By Isabelle Doal
A once aspiring Jazz bassist, Baudouin has found his calling as a photographer. His portraits are all of strangely familiar French characters and he has gained notoriety by creating ironic collections like "Friends," "Unknown But Nice" and the "The Parisian Ladies." I recently spoke with Baudouin to get some insight on his process—he confessed to having a systematic, almost ritualistic method, following a strict set of rules every time he shoots. In his work the process isn't just as important as the result, it is an inherent part of it.
Baudouin explained that the whole process begins by picking a girl on the street, usually from a terrace cafe. The next part is the trickiest, convincing the subject to let him into her apartment. Each photo takes anywhere from one to four hours, the ritual begins immediately upon entering the location. The camera is always the same distance from the subject, always the same angle and focus. Baudoiun shoots on medium format film which forces him to put more thought in each photo. Baudouin's lighting is equally deliberate, avoiding shadows and dramatic intensity, he works to make the subject blend in to the background. The natural looking setting is contrasted by the disturbing or eccentric poses he coaxes his subjects into.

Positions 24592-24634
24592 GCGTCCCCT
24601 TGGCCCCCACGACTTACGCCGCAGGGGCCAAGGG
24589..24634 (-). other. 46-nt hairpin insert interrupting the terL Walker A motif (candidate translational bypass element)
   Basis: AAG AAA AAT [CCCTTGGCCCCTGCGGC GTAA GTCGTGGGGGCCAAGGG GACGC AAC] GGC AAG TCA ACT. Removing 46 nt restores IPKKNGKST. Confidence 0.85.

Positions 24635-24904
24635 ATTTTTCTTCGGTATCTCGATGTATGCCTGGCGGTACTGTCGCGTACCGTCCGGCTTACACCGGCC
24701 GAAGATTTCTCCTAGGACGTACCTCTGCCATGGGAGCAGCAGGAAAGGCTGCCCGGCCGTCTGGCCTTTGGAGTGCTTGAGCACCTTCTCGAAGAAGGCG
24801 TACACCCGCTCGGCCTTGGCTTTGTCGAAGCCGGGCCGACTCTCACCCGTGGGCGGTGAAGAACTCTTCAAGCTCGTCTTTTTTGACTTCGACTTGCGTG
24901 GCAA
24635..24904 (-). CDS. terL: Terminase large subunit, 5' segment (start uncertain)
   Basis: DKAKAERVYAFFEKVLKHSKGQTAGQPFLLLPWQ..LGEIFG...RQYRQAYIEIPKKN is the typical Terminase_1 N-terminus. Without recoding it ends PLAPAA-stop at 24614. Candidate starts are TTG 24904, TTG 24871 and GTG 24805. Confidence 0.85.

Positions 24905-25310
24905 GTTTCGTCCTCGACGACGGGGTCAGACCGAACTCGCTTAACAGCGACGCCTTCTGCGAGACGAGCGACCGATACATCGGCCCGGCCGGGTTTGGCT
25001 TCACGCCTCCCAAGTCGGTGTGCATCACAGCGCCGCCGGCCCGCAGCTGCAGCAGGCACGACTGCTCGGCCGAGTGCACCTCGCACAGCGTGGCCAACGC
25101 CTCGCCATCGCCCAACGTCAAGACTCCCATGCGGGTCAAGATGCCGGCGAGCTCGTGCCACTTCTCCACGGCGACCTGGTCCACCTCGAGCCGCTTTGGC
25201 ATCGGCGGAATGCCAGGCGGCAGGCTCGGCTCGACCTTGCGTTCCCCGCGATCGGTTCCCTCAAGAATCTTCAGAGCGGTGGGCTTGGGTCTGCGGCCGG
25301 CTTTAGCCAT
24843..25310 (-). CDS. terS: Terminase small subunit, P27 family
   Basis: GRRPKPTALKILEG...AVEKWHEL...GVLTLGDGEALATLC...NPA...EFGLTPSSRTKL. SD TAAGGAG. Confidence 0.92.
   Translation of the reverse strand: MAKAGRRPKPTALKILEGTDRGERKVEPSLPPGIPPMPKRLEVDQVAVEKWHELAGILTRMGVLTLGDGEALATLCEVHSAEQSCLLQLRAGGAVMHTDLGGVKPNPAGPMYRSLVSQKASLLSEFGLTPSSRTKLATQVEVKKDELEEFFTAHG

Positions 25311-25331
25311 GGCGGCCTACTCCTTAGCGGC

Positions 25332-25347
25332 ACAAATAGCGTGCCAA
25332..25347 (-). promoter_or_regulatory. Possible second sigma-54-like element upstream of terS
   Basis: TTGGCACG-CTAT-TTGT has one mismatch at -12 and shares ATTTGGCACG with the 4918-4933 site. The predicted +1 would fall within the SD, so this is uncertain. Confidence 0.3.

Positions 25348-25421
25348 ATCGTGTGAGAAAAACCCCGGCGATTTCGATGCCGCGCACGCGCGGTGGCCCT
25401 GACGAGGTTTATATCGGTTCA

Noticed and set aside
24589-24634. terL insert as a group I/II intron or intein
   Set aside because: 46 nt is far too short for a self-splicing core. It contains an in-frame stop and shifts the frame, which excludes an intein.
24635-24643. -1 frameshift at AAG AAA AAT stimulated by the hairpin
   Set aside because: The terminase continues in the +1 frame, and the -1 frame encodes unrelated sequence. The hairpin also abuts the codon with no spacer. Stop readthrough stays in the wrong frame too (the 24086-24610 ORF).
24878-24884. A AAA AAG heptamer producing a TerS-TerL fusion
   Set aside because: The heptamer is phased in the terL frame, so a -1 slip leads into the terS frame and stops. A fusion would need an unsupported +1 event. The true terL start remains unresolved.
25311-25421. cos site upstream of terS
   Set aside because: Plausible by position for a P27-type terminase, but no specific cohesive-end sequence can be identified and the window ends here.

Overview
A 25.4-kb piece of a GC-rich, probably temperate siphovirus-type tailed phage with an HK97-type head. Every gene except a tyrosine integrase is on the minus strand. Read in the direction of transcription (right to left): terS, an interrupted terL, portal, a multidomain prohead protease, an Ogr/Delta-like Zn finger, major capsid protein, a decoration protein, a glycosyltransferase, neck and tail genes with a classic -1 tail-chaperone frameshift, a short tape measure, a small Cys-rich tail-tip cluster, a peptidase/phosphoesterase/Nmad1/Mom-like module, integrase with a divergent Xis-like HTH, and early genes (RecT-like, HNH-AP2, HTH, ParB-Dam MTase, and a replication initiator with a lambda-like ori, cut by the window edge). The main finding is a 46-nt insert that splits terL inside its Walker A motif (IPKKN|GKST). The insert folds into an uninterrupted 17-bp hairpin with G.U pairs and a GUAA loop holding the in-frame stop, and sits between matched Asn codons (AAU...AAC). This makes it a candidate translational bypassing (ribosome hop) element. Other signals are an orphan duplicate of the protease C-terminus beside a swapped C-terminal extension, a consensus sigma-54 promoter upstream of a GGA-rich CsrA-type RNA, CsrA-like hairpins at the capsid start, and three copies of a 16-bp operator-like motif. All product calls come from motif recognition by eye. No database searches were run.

Baudouin is more concerned with composition, with the graphic aspect of his set ups as opposed to catching a moment or telling a story. In this regard he is a portraitist but also an interior photographer, using the subjects as a platform to construct what he calls "nice pictures." Baudouin refers to his photos as, "a momentary interpretation" and advises not to take any of it too seriously, "after all, it's just a picture," he says. And Baudouin's photos don't aim to be anything more than just that, which in itself can sometimes tell a story.
Baudouin is currently working on finishing his series "Parisian Ladies," once complete he will be publishing the collection as a book.